6-foot-tall ribbons to grace town

Public art campaign promotes breast cancer awareness
By: Sena Christian, The Press Tribune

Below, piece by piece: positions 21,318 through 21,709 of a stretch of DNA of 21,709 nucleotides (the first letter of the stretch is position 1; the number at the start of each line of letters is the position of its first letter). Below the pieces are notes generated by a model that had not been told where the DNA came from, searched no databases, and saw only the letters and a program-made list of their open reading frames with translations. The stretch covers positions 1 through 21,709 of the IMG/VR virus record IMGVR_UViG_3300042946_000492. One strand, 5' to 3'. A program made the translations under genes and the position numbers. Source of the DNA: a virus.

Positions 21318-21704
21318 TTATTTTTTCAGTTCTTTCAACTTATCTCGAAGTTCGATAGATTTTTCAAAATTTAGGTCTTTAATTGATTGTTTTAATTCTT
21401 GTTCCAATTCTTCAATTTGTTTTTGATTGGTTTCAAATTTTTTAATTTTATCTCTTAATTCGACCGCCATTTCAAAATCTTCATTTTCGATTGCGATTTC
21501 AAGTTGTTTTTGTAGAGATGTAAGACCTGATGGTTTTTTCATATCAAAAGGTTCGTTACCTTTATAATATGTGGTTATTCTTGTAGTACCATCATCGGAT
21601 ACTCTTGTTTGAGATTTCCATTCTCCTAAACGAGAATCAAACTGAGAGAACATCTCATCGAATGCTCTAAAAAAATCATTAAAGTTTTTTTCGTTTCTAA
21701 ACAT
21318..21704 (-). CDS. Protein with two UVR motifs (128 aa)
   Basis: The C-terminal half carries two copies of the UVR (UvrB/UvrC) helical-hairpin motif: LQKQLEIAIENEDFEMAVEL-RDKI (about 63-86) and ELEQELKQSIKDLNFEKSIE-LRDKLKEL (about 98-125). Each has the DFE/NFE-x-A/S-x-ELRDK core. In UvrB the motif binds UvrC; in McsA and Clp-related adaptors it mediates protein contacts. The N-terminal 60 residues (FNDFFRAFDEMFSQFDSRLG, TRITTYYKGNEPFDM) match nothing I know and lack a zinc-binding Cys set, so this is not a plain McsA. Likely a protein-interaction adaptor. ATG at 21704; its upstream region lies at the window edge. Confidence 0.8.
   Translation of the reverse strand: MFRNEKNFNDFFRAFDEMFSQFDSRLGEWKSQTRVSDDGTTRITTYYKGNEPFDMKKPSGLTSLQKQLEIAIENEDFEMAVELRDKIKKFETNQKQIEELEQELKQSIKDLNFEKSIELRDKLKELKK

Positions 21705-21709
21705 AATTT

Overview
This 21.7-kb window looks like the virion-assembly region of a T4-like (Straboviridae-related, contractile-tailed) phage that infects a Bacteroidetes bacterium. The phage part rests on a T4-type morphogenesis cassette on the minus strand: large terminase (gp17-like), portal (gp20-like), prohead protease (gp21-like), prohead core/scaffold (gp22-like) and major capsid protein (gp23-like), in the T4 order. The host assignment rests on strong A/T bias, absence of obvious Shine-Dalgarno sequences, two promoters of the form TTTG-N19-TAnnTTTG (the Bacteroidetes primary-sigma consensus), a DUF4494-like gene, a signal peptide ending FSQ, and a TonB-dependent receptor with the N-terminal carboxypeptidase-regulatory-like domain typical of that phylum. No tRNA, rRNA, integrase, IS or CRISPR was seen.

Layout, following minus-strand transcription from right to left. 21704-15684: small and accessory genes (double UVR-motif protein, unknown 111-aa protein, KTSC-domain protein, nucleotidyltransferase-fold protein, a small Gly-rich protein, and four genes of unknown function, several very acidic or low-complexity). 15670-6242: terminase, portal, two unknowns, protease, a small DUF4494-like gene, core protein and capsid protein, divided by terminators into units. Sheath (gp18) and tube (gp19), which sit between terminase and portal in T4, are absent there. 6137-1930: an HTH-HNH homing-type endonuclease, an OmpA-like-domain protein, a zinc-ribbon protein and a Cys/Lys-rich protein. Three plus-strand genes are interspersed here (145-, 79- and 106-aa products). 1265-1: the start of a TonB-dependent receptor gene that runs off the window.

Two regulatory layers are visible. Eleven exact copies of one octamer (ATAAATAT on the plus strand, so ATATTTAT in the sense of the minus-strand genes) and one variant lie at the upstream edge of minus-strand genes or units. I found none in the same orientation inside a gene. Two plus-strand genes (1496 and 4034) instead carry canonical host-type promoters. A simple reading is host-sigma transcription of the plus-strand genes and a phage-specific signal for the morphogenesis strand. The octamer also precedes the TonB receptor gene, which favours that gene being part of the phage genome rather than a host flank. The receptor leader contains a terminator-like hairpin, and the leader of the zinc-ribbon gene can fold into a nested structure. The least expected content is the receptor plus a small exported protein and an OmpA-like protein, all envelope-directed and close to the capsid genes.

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Dr. Ernie Bodai looked around the room and made a prediction. If he asked the group of about 90 people to raise their hands if they knew someone who had been diagnosed with breast cancer, every single hand would go up. “You’ll be shocked,” Bodai said. “Everybody knows someone.” Bodai, a breast cancer surgeon for Kaiser Permanente, recently joined Roseville developer Stephen Pease in a campaign to raise awareness about breast cancer in the United States. The two men kicked off the campaign last week at Fat’s Asia Bistro and Dim Sum Bar. The South Placer Art in Public Places campaign includes a public-art component, in which businesses and individuals sponsor local artists to create designs on 6-foot-tall fiberglass ribbons, which will be positioned in spots around Roseville. In the next few months, between 10 and 15 ribbons will be displayed. A ribbon costs $2,500 to sponsor and proceeds benefit Cure Breast Cancer, a nonprofit organization founded by Bodai. One in eight women — or 12.7 percent — in the United States will be diagnosed with breast cancer at some point in their lives, according to the National Cancer Institute. Breast cancer is the second leading cause of cancer-related death for women, after lung cancer, and the most common cause of death in women between the ages of 45 and 55 years old. “Most people understand the prevalence of breast cancer, but it’s amazing how many people are still naïve about the disease,” Bodai said. Bodai is the man behind the Breast Cancer Research postage stamp, which was the first fundraising stamp issued by the U.S. Postal Service. The stamp has raised nearly $73 million since its first issue in 1998, with the sale of 900 million stamps in the United States. Fifteen other countries also sell the stamps. The money funds breast cancer research; in developing countries, the funds go toward education, outreach and treatment. Some of the money currently funds a trial genetic test that analyzes genes in the tumors of women diagnosed with breast cancer to predict which patients will respond to chemotherapy, Bodai said. This treatment causes patients to loose their hair, and experience other side effects, such as chronic pain, nausea and vomiting, sores in the mouth and more. “Right now, we’re so archaic in our treatment of breast cancer that everyone diagnosed with breast cancer gets chemotherapy,” Bodai told the group in attendance at Fat’s Asia Bistro. If doctors can identify groups of women that won’t respond to chemotherapy, then some patients would be spared this harsh form of treatment, Bodai said. “That’s huge,” he said. Four years ago, Pease, managing partner of KMS Group — a real-estate company in Roseville — began searching for a charity to support. He had an idea to commission local artists to create art for public places, and he decided to combine this project with his goal of raising money for a charitable cause. “(Last year), we finally decided to do something about it,” Pease said. He started South Placer Art in Public Places and connected with Bodai, whose organization helps women diagnosed with breast cancer by assisting with the cost of prescription medicine, rent or mortgage payments, car loans and more. Pease’s mother is a breast cancer survivor. Just last year, a 33-year-old relative passed away from the disease. “(The campaign) is personal,” Pease said. Pease and Bodai share the same goal that one day they will ask a room full of people if anyone knows a woman diagnosed with breast cancer, and no one will raise their hand. Sena Christian can be reached at ---------- Breast Cancer in the United States: New cases of breast cancer diagnosed in women in 2009: 192,370 Women who died from the disease in 2009: 40,170 Breast cancer is the second leading cause of cancer-related death in women Breast cancer is the most common cause of death in women between the ages of 45 and 55 The United States spends $8.1 billion annually on the treatment of breast cancer Source: National Cancer Institute ---------- For more information about South Placer Arts in Public Places, visit